The Chinese export market, which achieved record growth in 2020 and 2021 following the effects of the COVID-19 pandemic on global markets, appears to be shrinking in 2022 amid lockdowns within China and the emergence of regional competitors, according to Bloomberg.
Several trends attributed to the decrease in Chinese exports include the resumption of in-person economic activity around the world, which has decreased new purchases of Chinese-made telecommunications equipment, and rising inflation in the United States and Europe, which has led to decreased spending and lowered the demand for imports. Consequently, after a thirty percent increase in 2021, Chinese export growth is estimated at 1.6 percent in 2021, according to Japan’s Nomura Holdings.
The decline of the Chinese export market suggests significant consequences for the country’s economy, which is already reeling from deflation in its property bubble, an ideological crackdown on businesses intended to ensure loyalty to the ruling Communist Party, and a series of lockdowns in major Chinese cities, leading to declining economic output. As a result, China’s GDP is forecasted to grow by 2 to 4 percent, well below the 5.5 percent target set by Beijing and the country’s slowest rate of growth in decades.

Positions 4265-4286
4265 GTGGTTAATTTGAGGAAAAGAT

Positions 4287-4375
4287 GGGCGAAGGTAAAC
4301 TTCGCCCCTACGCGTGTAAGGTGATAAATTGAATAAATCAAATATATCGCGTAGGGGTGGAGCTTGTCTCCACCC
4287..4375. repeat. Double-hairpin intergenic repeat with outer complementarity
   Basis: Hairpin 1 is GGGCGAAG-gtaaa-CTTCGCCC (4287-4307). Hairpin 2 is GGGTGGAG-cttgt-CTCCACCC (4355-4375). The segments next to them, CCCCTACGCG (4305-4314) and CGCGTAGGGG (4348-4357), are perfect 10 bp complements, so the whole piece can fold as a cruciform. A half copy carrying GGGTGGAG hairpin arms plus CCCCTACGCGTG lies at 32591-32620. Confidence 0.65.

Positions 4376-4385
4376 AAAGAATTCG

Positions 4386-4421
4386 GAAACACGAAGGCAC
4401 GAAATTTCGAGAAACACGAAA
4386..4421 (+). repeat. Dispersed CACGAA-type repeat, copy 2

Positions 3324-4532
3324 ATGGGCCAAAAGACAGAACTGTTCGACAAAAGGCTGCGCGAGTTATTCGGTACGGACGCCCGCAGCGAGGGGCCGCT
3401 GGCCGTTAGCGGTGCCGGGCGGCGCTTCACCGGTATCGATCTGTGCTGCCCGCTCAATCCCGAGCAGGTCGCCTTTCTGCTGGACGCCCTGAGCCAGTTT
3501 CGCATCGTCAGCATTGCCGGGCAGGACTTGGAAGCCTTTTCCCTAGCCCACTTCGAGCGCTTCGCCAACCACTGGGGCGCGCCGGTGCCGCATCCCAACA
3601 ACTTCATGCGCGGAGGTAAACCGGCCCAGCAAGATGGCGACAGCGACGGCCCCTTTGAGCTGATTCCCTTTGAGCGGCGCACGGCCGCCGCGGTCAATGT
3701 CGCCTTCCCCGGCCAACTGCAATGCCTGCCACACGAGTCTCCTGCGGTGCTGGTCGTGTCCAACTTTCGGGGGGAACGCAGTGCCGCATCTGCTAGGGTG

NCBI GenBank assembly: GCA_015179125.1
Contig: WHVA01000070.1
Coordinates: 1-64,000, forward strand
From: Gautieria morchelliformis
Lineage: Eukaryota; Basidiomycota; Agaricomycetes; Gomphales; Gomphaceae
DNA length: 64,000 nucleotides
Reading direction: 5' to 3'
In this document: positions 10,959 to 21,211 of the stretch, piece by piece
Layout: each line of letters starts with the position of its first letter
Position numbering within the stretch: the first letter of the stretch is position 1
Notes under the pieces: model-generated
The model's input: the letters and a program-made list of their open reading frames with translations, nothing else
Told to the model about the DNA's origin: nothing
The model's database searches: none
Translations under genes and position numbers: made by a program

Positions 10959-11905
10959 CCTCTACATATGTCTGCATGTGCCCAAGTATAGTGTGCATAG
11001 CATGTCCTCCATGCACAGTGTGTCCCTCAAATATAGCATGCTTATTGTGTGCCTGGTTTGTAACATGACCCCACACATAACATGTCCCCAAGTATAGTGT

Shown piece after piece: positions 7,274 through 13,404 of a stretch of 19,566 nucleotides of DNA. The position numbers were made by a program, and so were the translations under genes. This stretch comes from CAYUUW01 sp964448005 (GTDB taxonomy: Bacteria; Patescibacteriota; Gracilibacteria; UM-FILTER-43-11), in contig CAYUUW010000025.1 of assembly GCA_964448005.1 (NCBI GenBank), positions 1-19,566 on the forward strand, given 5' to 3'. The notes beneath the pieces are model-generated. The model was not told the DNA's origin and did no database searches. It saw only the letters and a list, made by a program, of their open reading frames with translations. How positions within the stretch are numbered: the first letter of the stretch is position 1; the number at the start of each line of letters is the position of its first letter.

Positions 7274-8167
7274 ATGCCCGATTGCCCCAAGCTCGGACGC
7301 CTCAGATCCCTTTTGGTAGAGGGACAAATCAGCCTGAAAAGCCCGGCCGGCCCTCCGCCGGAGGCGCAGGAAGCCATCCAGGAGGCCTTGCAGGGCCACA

During the COVID-19 pandemic, China’s economy experienced a significant boost as many of the world’s other developed economies temporarily shut down due to virus-related lockdowns, which China largely managed to avoid due to effective early management of the virus. The country also experienced a small boost in economic activity after the end of the lockdown in Shanghai, China’s largest city, leading to a year-on-year export growth rate of 8 percent in May, substantially higher than the 3.9 percent increase in April. The trend for the year, however, remains negative.
A more worrying economic trend for planners in Beijing has been the emergence of competitive manufacturing industries elsewhere in Asia. For instance, China is estimated to have lost 7 percent of its demand for furniture exports, 5 percent for textiles, and 2 percent for electronic goods to manufacturers in Vietnam in 2021—a trend that is likely to continue as conditions in Southeast Asia improve, integrating Vietnam and its neighbors more closely into global markets and lowering freight costs. These countries’ manufacturing sectors are likely to become more competitive due to Chinese economic growth, which has caused standards of living within China to rise and increased the costs of low-skilled labor.
Trevor Filseth is a current and foreign affairs writer for the National Interest.